How to Know If You Have ADHD
Have you ever wondered whether you or your child may have ADHD? Perhaps you have even considered asking a doctor.
It can be difficult to know if you have ADHD, especially when symptoms can look like those of other conditions such as depression or anxiety. It’s important to be honest about your symptoms and discuss them with a doctor or mental health professional for an accurate diagnosis.
To be diagnosed with ADHD, you or your child must have at least 5 persistent symptoms of inattention and/or 5 persistent symptoms of hyperactivity-impulsivity that interfere with social, school, work, or other daily activities. The most common symptoms are difficulty paying attention, forgetting details or making careless mistakes in work, school or other settings.
During the course of an evaluation, the provider will ask questions about your symptoms and how they impact your life. They will also review your psychiatric and medical history from childhood through the present to determine if symptoms meet diagnostic criteria.
If you have ADHD, you may need medication to help manage your symptoms. It’s important to find the right medication, dose or combination of medications for your specific needs. The most effective treatments have been shown to improve both behavior and cognitive functioning in people with ADHD.
The exact cause of ADHD is unknown, but some theories include genetics and environmental factors such as lead exposure as a child. Other factors that increase the risk of ADHD include problems with the central nervous system during key developmental stages.
Many people with ADHD have other disorders, such as oppositional defiant disorder, conduct disorder, anxiety, depression, tic disorder or Tourette syndrome, substance abuse, sleep disorders or learning disabilities. These other disorders can have a more significant impact on the person’s overall quality of life, and they can often co-exist with ADHD.
Diagnosing ADHD requires a comprehensive medical and psychological evaluation by a licensed health care professional. This can involve an interview, a physical exam and sometimes other tests.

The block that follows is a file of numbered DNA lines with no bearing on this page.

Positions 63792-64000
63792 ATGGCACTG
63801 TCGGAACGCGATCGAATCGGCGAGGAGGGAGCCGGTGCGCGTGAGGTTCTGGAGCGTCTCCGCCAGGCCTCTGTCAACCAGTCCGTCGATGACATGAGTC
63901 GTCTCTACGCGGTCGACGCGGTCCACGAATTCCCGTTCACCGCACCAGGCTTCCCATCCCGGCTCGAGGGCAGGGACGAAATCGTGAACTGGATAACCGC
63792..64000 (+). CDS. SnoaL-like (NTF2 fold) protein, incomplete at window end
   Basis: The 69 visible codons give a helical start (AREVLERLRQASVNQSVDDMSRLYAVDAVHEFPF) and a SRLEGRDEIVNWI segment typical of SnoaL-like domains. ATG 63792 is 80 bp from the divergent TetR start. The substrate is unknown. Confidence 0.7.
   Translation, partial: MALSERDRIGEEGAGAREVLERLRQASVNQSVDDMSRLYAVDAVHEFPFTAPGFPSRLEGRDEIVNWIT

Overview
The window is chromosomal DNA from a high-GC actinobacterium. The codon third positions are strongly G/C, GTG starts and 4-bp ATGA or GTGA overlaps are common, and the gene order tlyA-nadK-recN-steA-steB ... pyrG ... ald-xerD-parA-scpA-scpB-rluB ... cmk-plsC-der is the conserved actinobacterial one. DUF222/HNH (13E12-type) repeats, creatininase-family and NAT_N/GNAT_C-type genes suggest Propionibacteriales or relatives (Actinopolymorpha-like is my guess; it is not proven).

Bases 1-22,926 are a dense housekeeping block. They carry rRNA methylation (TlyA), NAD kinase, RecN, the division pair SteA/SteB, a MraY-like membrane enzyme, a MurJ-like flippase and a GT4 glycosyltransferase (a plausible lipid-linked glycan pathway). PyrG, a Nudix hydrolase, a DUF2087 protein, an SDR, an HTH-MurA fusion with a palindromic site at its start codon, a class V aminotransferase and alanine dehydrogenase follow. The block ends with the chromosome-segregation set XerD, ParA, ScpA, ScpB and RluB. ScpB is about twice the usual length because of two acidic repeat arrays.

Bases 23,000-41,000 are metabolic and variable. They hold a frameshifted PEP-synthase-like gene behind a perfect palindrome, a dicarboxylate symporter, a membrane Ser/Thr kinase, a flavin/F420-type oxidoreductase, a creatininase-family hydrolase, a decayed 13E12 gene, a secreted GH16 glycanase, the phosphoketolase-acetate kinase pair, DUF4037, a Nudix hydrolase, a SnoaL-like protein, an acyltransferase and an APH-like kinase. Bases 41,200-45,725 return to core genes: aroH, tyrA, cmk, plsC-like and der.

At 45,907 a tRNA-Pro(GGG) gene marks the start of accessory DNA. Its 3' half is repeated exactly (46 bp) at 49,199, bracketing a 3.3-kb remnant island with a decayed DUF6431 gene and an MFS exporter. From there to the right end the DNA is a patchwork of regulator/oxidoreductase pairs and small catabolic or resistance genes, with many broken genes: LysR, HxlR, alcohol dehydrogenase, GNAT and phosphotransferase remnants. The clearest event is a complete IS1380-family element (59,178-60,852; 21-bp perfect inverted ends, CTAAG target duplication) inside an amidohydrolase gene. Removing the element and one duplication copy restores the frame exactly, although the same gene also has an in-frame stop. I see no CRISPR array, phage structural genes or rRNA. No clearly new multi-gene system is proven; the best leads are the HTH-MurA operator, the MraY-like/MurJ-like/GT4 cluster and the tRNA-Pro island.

In addition to the criteria listed in the DSM-5, health professionals must consider a patient’s age and how severe the symptoms are. They can designate the severity of ADHD as “mild,” “moderate” or “severe.”
The most effective treatment for ADHD is a combination of medication and psychosocial (mental health) interventions that are designed to help people with the condition manage their symptoms and lead more productive lives. Talk to your doctor about which medications are best for you or your child, and check the National Institutes of Health’s NIMH Mental Health Medications webpage for the latest FDA approvals, warnings and patient information guides.
ADHD is a chronic, multi-symptom disorder that can have lasting impacts on the person’s lifestyle and relationships. Some people with ADHD continue to experience symptoms into adulthood, while others outgrow them and go on to live productive and satisfying lives.
You or your child may not have a diagnosis of ADHD if you have had a behavior problem as a child but did not receive a formal diagnosis at that time. This could be because the condition has become out of control or because other conditions such as depression or anxiety have taken over.